Kal Dosanjh re­ceives Bharat Sam­man Award in Lon­don

Asian Journal - - WORLD -

As one of the 15 of­fi­cers of the Beat En­force­ment Team re­spon­si­ble for polic­ing Down­time East­side, Dosanjh also ap­peared on the sec­ond sea­son of the hit re­al­ity se­ries, The Beat. The dan­ger­ous en­vi­ron­ment, the open air drug mar­ket, and the con­stant ex­po­sure to ex­treme risk, was the premise be­hind the se­ries, which fol­lowed Dosanjh in ac­tion on the streets as he re­sponded to calls of homi­cides, rob­beries, se­ri­ous as­saults, and deal­ings with vi­o­lent drug deal­ers, gang mem­bers and in­di­vid­u­als suf­fer­ing from men­tal health is­sues.

His work in the Down­town East­side, and the steady pro­lif­er­a­tion of youth en­ter­ing the open air drug mar­ket, be­came the ba­sis for rat­i­fy­ing and im­ple­ment­ing pro­grams for youth un­der the um­brella of the po­lice ath­letic league. The pro­grams fo­cused on pro­vid­ing youth con­struc­tive out­lets through the por­tal of sports. This served as the gen­e­sis in the found­ing of Kids Play Foun­da­tion, a non-profit or­ga­ni­za­tion com­mit­ted to­wards keep­ing kids away from the life­style of drugs, gangs, and vi­o­lence, by re­in­forc­ing a sense of be­long­ing and self­worth. Thus far, with 500 mem­bers, spear­head­ing over 60 projects and 140 events, Kids Play has im­pacted over 40,000 youth through free pro­grams and schol­ar­ships since its in­cep­tion in 2015. The be­drock and fun­da­men­tal prin­ci­ple of these pro­grams is to es­tab­lish a rap­port with the youth through the medium of sports. Or­ga­nized sports are be­ing used through­out the world as a dy­namic mech­a­nism to en­gage youth of all races, gen­ders, and classes. Through the ini­tia­tive of pro­vid­ing the youth with an op­por­tu­nity to play in or­ga­nized sports tour­na­ments, Kids Play strives to bridge a gap be­tween the youth and adults in a con­struc­tive man­ner. In do­ing so, pro­vid­ing young peo­ple with a pos­i­tive iden­tity and feel­ings of em­pow­er­ment, whilst si­mul­ta­ne­ously de­vel­op­ing sports­man­ship, leadership, team­work and self gov­er­nance skills. A former VP of the BC Hu­man Rights Coali­tion, Dosanjh has gar­nered nu­mer­ous com­men­da­tions, com­mu­nity leadership awards and ac­co­lades for his con­tri­bu­tions in polic­ing and to­wards bridg­ing a gap in bar­ri­ers faced by the com­mu­nity youth through the Kids Play ini­tia­tive. Ul­ti­mately, as a prom­i­nent and in­flu­en­tial leader, the im­pact of Dosanjh’s com­mu­nity ser­vice has ini­ti­ated a move­ment in BC, and other parts of Canada, and the rip­ple ef­fects of which are be­ing felt glob­ally. Sur­rey: Thanks to two keen-eyed cit­i­zens re­port­ing a sus­pi­cious ve­hi­cle, Sur­rey RCMP have re­cov­ered an al­leged stolen ve­hi­cle and a firearm.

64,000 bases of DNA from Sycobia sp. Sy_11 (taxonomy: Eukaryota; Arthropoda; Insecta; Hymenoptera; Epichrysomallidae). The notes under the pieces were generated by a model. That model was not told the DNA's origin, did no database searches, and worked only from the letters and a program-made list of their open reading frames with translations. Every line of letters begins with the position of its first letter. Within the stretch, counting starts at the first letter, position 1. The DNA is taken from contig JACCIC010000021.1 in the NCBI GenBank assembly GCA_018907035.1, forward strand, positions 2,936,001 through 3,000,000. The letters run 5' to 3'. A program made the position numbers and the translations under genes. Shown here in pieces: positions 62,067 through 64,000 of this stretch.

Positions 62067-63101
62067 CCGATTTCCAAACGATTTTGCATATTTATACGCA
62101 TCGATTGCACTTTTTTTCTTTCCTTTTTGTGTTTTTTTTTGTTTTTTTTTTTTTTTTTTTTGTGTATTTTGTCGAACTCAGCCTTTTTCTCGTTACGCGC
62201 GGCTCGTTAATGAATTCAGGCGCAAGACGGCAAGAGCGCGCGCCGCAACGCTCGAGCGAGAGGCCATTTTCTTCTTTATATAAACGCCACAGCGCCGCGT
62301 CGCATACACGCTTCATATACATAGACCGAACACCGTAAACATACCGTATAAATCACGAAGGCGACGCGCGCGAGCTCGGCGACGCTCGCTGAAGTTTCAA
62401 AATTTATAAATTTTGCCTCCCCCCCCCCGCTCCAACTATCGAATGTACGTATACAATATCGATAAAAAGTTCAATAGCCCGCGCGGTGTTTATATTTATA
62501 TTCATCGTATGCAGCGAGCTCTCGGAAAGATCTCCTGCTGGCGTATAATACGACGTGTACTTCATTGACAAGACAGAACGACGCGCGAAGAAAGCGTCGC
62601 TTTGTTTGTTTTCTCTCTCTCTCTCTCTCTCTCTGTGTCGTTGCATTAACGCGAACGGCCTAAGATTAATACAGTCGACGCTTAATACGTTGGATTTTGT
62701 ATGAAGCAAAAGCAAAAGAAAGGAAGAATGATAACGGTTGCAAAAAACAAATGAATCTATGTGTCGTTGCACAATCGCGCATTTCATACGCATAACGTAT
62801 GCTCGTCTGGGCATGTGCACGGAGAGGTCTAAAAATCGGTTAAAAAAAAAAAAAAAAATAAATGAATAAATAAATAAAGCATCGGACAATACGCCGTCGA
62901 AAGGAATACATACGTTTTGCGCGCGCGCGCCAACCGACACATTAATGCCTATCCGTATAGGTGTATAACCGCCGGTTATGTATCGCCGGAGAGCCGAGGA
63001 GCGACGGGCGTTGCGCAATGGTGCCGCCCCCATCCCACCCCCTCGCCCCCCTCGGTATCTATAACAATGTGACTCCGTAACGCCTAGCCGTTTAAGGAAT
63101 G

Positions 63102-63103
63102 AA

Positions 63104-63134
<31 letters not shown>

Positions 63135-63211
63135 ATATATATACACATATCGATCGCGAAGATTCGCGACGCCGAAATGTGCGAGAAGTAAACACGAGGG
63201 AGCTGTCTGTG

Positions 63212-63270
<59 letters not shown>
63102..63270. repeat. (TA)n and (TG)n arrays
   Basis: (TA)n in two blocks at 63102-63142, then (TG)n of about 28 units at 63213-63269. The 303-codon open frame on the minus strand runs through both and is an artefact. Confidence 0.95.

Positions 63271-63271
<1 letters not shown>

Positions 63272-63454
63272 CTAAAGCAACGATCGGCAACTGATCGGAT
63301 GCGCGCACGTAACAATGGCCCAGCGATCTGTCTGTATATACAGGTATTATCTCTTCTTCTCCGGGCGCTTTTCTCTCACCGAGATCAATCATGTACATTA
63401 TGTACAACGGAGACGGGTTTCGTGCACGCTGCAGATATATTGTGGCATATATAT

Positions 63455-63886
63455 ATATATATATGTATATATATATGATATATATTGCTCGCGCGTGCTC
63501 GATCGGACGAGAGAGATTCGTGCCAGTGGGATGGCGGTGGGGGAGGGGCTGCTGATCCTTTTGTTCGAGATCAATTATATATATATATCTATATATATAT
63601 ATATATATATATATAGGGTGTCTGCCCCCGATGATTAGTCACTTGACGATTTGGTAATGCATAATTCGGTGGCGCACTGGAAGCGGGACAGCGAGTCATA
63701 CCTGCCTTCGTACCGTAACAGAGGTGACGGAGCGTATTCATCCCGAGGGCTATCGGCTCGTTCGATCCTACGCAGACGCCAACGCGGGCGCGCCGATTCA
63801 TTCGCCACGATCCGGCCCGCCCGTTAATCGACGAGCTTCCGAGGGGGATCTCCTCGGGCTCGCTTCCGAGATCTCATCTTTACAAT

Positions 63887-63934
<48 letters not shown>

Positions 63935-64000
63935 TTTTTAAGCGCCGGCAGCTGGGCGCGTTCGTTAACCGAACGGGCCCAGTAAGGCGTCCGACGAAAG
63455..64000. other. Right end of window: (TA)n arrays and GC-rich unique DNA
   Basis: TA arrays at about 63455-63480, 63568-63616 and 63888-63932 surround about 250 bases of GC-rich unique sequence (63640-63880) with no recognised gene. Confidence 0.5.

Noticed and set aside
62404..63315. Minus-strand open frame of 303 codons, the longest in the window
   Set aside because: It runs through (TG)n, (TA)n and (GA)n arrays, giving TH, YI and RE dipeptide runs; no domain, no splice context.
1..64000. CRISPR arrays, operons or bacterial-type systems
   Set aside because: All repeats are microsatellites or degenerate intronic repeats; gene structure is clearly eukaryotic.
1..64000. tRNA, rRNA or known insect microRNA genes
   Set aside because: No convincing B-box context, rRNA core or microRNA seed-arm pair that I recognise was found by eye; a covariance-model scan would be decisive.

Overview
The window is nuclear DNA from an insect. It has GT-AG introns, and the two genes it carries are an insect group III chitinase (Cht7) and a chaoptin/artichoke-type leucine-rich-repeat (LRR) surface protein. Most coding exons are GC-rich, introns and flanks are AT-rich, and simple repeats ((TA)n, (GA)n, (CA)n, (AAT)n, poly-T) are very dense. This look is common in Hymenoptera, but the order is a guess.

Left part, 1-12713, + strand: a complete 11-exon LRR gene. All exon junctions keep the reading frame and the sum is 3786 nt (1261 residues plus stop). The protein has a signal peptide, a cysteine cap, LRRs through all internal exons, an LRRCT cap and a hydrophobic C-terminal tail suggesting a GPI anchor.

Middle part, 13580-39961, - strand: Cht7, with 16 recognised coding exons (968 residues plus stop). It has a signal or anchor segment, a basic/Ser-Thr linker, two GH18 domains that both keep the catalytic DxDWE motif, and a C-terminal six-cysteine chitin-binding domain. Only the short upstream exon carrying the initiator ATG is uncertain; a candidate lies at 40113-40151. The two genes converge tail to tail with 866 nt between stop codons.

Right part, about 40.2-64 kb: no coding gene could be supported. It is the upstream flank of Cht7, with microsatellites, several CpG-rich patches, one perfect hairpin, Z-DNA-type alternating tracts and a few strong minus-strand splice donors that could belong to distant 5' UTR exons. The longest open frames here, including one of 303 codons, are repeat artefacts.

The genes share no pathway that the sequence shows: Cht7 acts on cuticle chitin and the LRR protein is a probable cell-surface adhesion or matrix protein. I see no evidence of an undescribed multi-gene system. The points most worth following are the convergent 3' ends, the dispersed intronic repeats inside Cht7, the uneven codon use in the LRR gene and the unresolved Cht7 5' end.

Shortly be­fore 9:00 am on Oc­to­ber 28, Sur­rey RCMP of­fi­cers re­sponded to re­ports of a sus­pi­cious ve­hi­cle in the area of 146A Street and 111 Ave, in Sur­rey. Po­lice lo­cated the ve­hi­cle which was al­legedly stolen in North Van­cou­ver on Oc­to­ber 22nd. An adult male who is known to po­lice was lo­cated in­side the ve­hi­cle and ar­rested with­out in­ci­dent. Re­spond­ing of­fi­cers also lo­cated and seized a loaded .22 cal­iber ri­fle, am­mu­ni­tion, a stolen li­cense plate, as well as a small quan­tity of crys­tal metham­phetamine. No charges have been sworn at this time as the in­ves­ti­ga­tion is on-go­ing.

“This is a great ex­am­ple of the im­por­tance of re­port­ing sus­pi­cious ac­tiv­ity to the po­lice,” said Cpl. Elenore Sturko. “With the help of peo­ple who called in to Sur­rey RCMP we were able to re­cover a stolen ve­hi­cle and take an­other gun off the streets.”

For more in­for­ma­tion on how to re­port crime and sus­pi­cious ac­tiv­ity to Sur­rey RCMP we en­cour­age the pub­lic to visit our web­site.

For emer­gen­cies call 911; for non-emer­gency si­t­u­a­tions call 604-5990502; and to pro­vide a tip anony­mously, con­tact Crime Stop­pers at 1-800-222-8477 or www.solve­crime.ca

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